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Cash incentives spur bike commutes at OHSU

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Chart shows annual payouts from OHSU’s bike incentive program since 2008.

How do you encourage people to bike to work? Simple. Cold hard cash.

Since 2005, Oregon Health & Science University has used cash incentives to encourage their employees to bike to work. Between 2008 and 2011 alone, OHSU will have given out over $523,00 through their Bike Incentive Program.

Screenshot of OHSU’s bike incentive program website.

The program encourages employees to use a bicycle for at least two miles of their commute (so as to encourage multi-modal trips as well). OHSU also provides a dedicated website for participants to log their trips and keep track of their progress (the site is open to employees only). The web portal also has an interactive map of bicycling facilities on OHSU’s sprawling campus in the hills just south of downtown Portland.

Bike commuters can get up to $50 cash for every 30 trips logged.

For every 30 bike trips logged, participants can choose from one of three incentives; either a reimbursement of one month’s worth of car parking (if they also drive), $35 if they also get a transit pass subsidy, or if they bike and do not partake in the transit or car parking programs, participants receive $50. (Learn more about the program in this PDF.)

In addition to cash, OHSU also provides secure bike parking, access to showers, free tubes, access to tools, and free route maps.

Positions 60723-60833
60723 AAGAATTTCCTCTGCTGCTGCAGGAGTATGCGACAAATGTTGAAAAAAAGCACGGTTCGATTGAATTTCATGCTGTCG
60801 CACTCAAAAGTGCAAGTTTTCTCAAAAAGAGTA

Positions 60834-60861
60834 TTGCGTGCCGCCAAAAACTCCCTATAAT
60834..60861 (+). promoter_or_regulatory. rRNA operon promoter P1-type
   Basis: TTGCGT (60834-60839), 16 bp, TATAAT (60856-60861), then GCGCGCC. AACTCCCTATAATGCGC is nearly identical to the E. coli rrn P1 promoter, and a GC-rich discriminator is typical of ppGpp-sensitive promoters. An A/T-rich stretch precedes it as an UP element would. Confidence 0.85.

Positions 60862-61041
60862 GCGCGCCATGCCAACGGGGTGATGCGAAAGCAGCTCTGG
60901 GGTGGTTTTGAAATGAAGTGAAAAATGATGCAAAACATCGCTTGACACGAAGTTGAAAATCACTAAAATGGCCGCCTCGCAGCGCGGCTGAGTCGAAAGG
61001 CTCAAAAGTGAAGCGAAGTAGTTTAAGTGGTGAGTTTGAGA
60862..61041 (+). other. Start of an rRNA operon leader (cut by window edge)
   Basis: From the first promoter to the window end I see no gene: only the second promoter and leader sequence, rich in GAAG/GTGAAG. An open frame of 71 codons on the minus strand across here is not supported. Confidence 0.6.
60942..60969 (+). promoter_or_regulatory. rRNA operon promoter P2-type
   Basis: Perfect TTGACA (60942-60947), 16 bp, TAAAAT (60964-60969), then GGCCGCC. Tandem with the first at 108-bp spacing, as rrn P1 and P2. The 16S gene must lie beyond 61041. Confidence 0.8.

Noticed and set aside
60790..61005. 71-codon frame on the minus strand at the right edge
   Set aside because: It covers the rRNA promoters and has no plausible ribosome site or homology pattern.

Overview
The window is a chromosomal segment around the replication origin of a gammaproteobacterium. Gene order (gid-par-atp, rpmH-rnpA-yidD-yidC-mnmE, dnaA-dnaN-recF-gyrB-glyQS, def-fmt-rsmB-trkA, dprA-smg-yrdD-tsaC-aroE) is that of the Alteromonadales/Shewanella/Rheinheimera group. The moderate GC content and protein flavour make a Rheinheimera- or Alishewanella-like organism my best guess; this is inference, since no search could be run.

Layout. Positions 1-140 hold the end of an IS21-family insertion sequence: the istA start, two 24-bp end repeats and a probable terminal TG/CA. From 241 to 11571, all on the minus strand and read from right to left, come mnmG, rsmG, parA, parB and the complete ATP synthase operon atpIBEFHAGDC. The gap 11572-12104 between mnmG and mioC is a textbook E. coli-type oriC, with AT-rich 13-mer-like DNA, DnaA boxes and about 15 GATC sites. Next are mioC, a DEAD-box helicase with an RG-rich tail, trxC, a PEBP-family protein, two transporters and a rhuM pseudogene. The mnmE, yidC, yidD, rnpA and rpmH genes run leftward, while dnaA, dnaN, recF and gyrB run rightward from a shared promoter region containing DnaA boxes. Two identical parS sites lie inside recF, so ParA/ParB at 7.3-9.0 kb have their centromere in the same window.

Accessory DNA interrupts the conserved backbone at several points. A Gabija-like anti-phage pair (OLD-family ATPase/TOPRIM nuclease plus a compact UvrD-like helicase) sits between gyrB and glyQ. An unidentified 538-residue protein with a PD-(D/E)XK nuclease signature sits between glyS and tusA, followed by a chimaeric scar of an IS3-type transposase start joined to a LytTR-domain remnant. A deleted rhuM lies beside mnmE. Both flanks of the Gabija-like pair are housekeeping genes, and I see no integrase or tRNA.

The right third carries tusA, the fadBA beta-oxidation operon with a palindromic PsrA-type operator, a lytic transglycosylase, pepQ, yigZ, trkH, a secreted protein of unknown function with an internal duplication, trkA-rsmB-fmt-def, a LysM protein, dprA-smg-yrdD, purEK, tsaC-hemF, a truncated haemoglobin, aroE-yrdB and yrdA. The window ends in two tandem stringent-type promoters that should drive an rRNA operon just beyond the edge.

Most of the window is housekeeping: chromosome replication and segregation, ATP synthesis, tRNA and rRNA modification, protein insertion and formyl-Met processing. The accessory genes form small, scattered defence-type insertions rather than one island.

John Landolfe
(Photos © J. Maus)

John Landolfe, who works in OHSU’s Transportation Options department, says that as of April 8th, there were a total of 1,201 people enrolled in the bike incentive program, a whopping 10% or so of OHSU’s 12,400 total employees. In total, participants have logged over 301,000 miles and over 42,000 trips. (Interestingly, 9 miles was the average trip length, and there were 408 users logging 10+ miles per day.)

By the end of 2011, Landolfe estimates OHSU will have handed out $183,000 in cash to bike commuters.

Landolfe says the cash plays a big role in motivating people to bike to work. When asked directly, 43% of program participants say the cash incentive is one of their top three primary motivators (physical/mental health is #1, what did you expect from OHSU employees?!).

OHSU employee Dave Feucht participates in the program. He says the $50 incentive is “A great bonus, and it more than pays for my usual maintenance.” Feucht figures he’d bike regardless of the cash, but says if he had to choose between paying $150 a month for car parking, or getting $50 for riding his bike, he’d go by bike.

“I can put up with getting up a half-hour earlier or getting wet from time to time for an extra $200 a month, that’s a lot of money.”

Bike parking at OHSU.

Biking at OHSU has skyrocketed since the launch of the bike incentive program, but Landolfe says it’s hard to pin all the increase on their program. “It’s a hard trend to extrapolate,” he tells us, “because biking also took off city-wide at the same time and the Aerial Tram opened shortly thereafter.”

Landolfe says the Aerial Tram has “absolutely had an impact” on ridership numbers. Roughly 300 people bring their bike on the tram each day and another 200 park their bikes within three minutes of the tram. “It’s easier to persuade people to bike if they don’t have to overcome a steep hill every morning before a long shift.”

Landolfe thinks cash is what keeps people coming back to the web portal to log their trips. “Without cash, people probably wouldn’t bother to give us a continuous stream of data year round. We play up the psychological factor by providing a countdown to the next incentive, reminders of their general money savings, and what the community is doing as a whole.” (Check out the screenshot above.)

Like their nearby neighbors at Portland State University, OHSU has the encouragement game figured out. Learn more on OHSU’s biking information page.

— News intern Patrick Croasdaile contributed reporting to this story.

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